The single most prolific source of information on Murdoch is his own public statements. But these need to be treated with caution. Murdoch's statements about his intentions or directions have proved an unreliable guide to his actions, although this can be the case with any business figure engaged in takeover activities and keen to confuse his competitors. Neither are his general sentiments a good guide. In 1977, he told More magazine that:
Excerpted from Rupert Murdoch by Rodney Tiffen. Copyright © 2014 Rodney Tiffen. Excerpted by permission of University of New South Wales Press Ltd.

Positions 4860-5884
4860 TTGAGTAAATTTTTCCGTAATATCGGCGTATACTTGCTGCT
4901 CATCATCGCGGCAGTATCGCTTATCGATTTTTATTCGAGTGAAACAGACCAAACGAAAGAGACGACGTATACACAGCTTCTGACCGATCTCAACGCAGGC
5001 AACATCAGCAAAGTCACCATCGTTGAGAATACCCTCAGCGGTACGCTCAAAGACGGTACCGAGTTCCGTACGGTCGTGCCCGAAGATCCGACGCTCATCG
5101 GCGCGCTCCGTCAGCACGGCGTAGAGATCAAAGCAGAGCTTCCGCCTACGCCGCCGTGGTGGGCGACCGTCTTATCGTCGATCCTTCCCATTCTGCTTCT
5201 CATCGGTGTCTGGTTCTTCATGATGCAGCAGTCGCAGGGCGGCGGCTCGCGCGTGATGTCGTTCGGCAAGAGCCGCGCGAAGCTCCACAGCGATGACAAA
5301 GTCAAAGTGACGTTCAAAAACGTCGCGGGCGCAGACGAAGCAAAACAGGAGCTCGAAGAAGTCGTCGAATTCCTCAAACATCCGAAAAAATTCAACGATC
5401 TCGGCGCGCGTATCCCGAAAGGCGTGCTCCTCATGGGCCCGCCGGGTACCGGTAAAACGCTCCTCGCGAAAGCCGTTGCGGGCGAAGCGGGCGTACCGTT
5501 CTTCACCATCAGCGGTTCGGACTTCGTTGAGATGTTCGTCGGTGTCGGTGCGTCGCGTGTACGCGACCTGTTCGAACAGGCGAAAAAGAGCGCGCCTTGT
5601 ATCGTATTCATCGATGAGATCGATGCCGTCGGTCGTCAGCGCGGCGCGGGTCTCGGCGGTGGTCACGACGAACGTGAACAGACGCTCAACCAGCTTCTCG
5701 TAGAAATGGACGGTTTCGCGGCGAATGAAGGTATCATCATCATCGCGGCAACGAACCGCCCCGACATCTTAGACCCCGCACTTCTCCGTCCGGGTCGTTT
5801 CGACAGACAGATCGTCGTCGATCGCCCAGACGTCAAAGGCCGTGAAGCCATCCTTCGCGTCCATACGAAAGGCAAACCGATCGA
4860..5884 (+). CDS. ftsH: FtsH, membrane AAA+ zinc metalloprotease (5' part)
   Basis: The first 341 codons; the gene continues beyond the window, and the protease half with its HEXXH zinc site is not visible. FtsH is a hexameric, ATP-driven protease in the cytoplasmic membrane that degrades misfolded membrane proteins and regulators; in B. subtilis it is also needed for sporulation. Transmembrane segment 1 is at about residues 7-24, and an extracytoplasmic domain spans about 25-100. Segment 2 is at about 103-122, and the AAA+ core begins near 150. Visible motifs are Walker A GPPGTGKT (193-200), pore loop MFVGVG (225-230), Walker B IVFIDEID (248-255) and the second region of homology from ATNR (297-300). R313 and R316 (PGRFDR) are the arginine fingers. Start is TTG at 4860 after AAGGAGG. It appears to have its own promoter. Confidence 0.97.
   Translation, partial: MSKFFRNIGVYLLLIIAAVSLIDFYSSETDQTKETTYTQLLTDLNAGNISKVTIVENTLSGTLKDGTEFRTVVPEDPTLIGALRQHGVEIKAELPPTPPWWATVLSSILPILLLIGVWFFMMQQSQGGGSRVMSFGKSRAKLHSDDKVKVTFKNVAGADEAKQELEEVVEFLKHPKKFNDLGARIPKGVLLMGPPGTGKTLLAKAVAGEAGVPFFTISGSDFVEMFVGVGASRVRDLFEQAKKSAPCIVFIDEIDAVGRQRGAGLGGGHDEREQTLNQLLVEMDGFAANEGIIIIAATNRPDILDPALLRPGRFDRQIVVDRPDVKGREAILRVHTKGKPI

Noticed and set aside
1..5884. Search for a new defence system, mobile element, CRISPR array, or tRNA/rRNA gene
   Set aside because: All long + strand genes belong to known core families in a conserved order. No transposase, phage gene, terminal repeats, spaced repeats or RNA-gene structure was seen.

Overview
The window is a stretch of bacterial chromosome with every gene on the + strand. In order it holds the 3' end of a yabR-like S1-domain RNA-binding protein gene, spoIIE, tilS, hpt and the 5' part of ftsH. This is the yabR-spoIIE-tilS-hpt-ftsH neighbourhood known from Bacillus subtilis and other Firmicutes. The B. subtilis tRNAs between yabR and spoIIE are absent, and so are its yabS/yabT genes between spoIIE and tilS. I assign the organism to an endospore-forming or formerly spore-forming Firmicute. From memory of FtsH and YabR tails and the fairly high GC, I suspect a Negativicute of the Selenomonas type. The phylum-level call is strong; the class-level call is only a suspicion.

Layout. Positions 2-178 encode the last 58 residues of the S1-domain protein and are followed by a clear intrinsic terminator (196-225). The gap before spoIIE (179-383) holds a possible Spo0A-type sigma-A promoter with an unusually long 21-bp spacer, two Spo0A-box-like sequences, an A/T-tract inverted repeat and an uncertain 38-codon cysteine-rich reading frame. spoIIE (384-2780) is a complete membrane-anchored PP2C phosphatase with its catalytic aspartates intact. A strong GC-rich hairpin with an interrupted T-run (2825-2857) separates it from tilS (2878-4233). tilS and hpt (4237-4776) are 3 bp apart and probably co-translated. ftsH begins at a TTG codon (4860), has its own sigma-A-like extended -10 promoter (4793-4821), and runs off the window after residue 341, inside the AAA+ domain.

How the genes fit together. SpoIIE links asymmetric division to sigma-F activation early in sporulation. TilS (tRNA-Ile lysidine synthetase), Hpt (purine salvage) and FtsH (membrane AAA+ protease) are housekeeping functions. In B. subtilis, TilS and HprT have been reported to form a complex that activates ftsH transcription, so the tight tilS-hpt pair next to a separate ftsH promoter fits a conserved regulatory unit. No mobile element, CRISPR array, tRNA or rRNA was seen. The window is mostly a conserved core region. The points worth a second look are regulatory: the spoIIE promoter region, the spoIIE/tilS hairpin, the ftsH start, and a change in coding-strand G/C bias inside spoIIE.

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Table of Contents
Murdoch family tree viii
Murdoch company names ix
1 The passing of the Murdoch era? 1
2 Building the empire: From Adelaide to Hollywood and almost to Beijing 17
3 Midas of the media: Murdoch's business strategy 53
4 Midas's lost touch: The business case against Murdoch 75
5 From Lenin to Palim The making of a radical conservative 90
6 The enthusiastic player: Murdoch's early political involvements 103
7 The passionate player: Thatcher, Reagan and beyond 121
8 The dominant player: Murdoch ascendant 136
9 Reaping the rewards: Murdoch and government action 155
10 The market for truth 187
11 The Republic of Fox 215
12 Those who live by scandal 255
13 The roots of scandal 291